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What is an Expungement?

Please note: This is general information about expungement that doesn’t necessarily apply to every state.

Expungement is the legal remedy for removing or destroying a case or conviction from your criminal record. The definition and process of expungement varies by state and generally depends on each state’s unique expungement statute(s). You may find expungement information specific to your state here.

In addition to simply clearing your records, expungement may also involve the removal of your case by the annulment, withdrawal or vacating of the original finding of guilt. This includes expunging the conviction without impinging access to the records in question.

Many states allow courts to consider expunged records in future investigations or cases, or to be used by government entities or law enforcement on a limited basis. Our expungement eligibility tool makes it fast and easy to determine if your case is eligible for expungement in your state.

Expungement statutes are usually put into place to achieve policy objectives, such as providing offenders a pathway for rehabilitation, increasing incentives to rehabilitate and to accept plea bargains, and ensuring the impact of legal punishment is proportional to the crime. Such laws must strike a balance between policy objectives and the public’s right to know.

Dramatic increases in background checks over the last 20 years have coincided with the growing need for records expungement, clearing and sealing. There are two primary reasons for the increase in background checks in recent years:

  • Increased concerns about security, particularly following the attacks on 9/11.
  • Advances in computer and digital technology, which have made it easier than ever to collect criminal records and conduct checks on job candidates and employees.

The growing demand and increasing affordability of background checks has had devastating consequences for people across the country, making it harder for many to move beyond past mistakes, obtain gainful employment and regain control of their lives. As a result, many states have made attempts to change expungement laws and bring things up-to-date.

As yet, no major changes have come at the federal level.

How do I expunge my criminal record?

To start the expungement process, you must first learn if you’re eligible for an expungement. Find out if you qualify by trying our free expungement eligibility tool or call (844) 927-1396 today for a free consultation.

While each state’s expungement process varies depending on local expungement law, there are several steps generally involved any expungement proceeding:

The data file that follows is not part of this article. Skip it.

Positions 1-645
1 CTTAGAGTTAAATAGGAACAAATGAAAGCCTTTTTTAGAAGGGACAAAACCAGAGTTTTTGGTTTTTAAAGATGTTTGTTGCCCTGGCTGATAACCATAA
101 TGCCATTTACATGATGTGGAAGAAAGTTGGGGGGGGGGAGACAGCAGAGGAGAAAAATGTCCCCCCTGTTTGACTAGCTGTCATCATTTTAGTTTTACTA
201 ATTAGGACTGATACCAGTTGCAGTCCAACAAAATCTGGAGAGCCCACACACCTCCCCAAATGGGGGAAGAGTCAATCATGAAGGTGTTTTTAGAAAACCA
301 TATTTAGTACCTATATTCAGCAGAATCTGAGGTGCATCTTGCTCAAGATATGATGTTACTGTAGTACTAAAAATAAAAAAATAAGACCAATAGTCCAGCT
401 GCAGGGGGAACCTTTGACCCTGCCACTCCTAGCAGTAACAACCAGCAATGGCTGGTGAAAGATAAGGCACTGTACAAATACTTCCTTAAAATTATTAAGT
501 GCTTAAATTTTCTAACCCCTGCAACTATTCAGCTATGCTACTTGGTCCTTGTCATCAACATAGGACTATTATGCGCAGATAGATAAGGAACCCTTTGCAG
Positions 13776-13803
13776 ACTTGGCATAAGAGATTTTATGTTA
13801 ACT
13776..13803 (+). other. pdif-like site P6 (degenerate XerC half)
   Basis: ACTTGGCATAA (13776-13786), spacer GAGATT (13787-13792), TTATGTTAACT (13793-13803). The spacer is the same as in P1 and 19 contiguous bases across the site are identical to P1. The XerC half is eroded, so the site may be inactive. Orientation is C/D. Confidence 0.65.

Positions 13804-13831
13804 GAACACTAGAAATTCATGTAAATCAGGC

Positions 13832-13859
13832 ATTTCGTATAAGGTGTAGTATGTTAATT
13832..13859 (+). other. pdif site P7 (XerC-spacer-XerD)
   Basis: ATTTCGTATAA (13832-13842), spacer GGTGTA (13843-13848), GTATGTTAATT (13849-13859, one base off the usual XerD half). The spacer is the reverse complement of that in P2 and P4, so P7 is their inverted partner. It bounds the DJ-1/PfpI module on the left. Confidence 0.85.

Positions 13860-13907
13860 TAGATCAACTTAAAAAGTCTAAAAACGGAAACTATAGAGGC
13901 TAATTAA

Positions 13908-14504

• Completing court requirements. No matter your state, you are required to pay all fines, complete probation, complete all court-appointed classes, be in good standing and not have been convicted of a different offense during the probationary period before requesting an expungement.
  • Learning about the original case. Collecting information about your case and conviction is key to understanding what you’re facing and what you’ll need to clear your record. Contacting the Court Clerk in the county you were convicted is typically the best way to get a copy of these records.
  • Filing a motion. To expunge your conviction, you must file a motion to reopen your case and change the “not guilty” finding. This step varies by state and the complexity of your case.
  • Filing proof of service. In many state and local jurisdictions, you must also file a proof of service with the local court and provide a copy of your expungement motion to the District Attorney. Once completed, you must be present for the expungement hearing date set by the court.

In any event, hiring an experienced, proven expungement team can provide the support you need to understand your case, navigate the process and achieve the best outcome possible.

Our expungement.co records clearing and sealing experts provide everything you need to understand your expungement options and get the results you deserve.

How long will my expungement take?

While many states allow individuals to expunge felony records, not

Much like the process itself, the time needed to expunge, clear or seal your criminal record is based on your state and your conviction. Once you determine your eligibility and start the expungement process, clearing your record may take anywhere from 2-to-6 months or longer, depending on state requirements and the circumstances of your case.

By law, expungement typically can’t begin right after a conviction. Court requirements (fines, probation, good standing, etc.) must usually be completed before an expungement petition will be accepted by your local jurisdiction. In addition, some states require a waiting period of up to five years after probation before you may legally file for expungement.

While expunging your records may seem simple, completing an expungement can quickly become a complex process. Records clearing can require anything from filing a motion to judicial review, serving the District Attorney, attending a hearing and completing any number of steps demanded by the state.

If any detail or step is missed, the process can take much longer than expected. In some cases, one minor misstep may result in your request being denied altogether.